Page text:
The chaotic violence of war destroys social infrastructures – schools, hospitals, social welfare programs, clean water, food distribution, garbage collection. From that destruction, untold numbers of men and boys, already brought up to believe they must be fighters to be protectors, are cut loose from family ties and community connections. No one is safe, and the traditional male-protector role disintegrates. In that chaos, males no longer even pretend to be protectors. Disconnected from society’s norms as well as its protections, and surviving attacks by the US military, it is not hard to imagine them finding their way into any one of the militias fighting in or state militaries fighting against Syria. Yet, there are all of those men who do not turn to violence. 

The cost of male revenge is enormous. Consider the US Coalition: The tallies from August 2014 to July 27, 2016, show that the U.S. conducted 77% of the 14.903 airstrikes on and around the Islamic state with 9,411 on Iraq and 4,682 on Syria. [ Resolve] When we shed tears over the innocent lives taken in a Paris café or at a soccer stadium or in the Brussels or Turkey airports, shouldn’t we wonder if we even have enough tears in the world to shed for the dead Iraqis and Syrians, the injured, the homeless who live under the dread of US coalition bombings as well as under ISIS’s brutal control?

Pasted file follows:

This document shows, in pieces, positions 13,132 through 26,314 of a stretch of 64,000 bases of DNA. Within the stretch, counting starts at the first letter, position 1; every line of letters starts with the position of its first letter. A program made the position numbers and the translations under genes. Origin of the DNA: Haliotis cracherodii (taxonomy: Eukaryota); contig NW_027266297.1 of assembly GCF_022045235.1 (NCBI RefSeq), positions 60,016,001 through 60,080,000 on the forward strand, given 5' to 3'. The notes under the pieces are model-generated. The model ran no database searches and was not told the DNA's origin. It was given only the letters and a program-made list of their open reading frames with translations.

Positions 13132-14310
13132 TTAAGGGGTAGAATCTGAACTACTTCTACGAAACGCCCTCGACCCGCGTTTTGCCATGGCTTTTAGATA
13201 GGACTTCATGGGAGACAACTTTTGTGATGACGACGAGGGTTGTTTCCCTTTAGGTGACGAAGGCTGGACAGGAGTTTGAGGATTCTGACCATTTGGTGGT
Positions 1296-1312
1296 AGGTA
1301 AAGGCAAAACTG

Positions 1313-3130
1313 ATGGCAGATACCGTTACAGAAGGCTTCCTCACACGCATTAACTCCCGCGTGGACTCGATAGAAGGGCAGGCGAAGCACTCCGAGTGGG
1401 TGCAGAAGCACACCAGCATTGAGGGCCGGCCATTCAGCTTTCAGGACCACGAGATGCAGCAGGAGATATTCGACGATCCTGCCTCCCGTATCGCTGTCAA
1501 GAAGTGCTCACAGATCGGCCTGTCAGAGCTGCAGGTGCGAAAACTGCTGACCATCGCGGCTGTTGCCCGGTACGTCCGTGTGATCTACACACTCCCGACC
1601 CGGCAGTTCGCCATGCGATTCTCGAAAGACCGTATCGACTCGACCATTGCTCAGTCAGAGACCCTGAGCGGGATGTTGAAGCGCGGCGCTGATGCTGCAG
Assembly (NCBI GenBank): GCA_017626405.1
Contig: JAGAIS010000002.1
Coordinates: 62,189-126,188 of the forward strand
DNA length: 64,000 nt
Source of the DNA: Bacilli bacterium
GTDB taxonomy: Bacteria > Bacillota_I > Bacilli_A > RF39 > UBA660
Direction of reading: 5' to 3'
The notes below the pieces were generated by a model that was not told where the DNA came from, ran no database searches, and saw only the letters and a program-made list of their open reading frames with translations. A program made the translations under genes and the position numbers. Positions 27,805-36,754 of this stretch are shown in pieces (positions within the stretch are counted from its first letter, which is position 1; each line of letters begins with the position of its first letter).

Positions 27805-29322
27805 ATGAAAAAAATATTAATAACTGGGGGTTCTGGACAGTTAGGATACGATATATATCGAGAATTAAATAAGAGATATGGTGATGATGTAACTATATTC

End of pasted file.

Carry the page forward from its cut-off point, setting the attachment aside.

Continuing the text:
Real Protection 

How do we break out of the chokehold established by the US and other states who say they “will not negotiate with terrorists” and then turn to naming their current enemies as terrorists?  They preclude any negotiation and make war inevitable. To support its wars, the US turns to other nation-states to join them or as President Bush said, “you are with us or against us” and states against the US know they will pay consequences. That is how the US excludes ISIS from the US-brokered peace talks in Syria. Put another way, in these power plays, “everybody thinks they are the good guy,” which is what former CIA Clandestine Service Officer, Amaryllis Fox, encountered in her work in the Middle East. She came away from that work realizing that the “only way to disarm your enemy is to listen to them.” (Emphasis mine.) []

By now in late 2016, an all-out war against ISIS may result in it having diminished impact in Syria. Meanwhile, we can be relatively assured that the very means of bringing down ISIS is the base from which the next extremist force will emerge.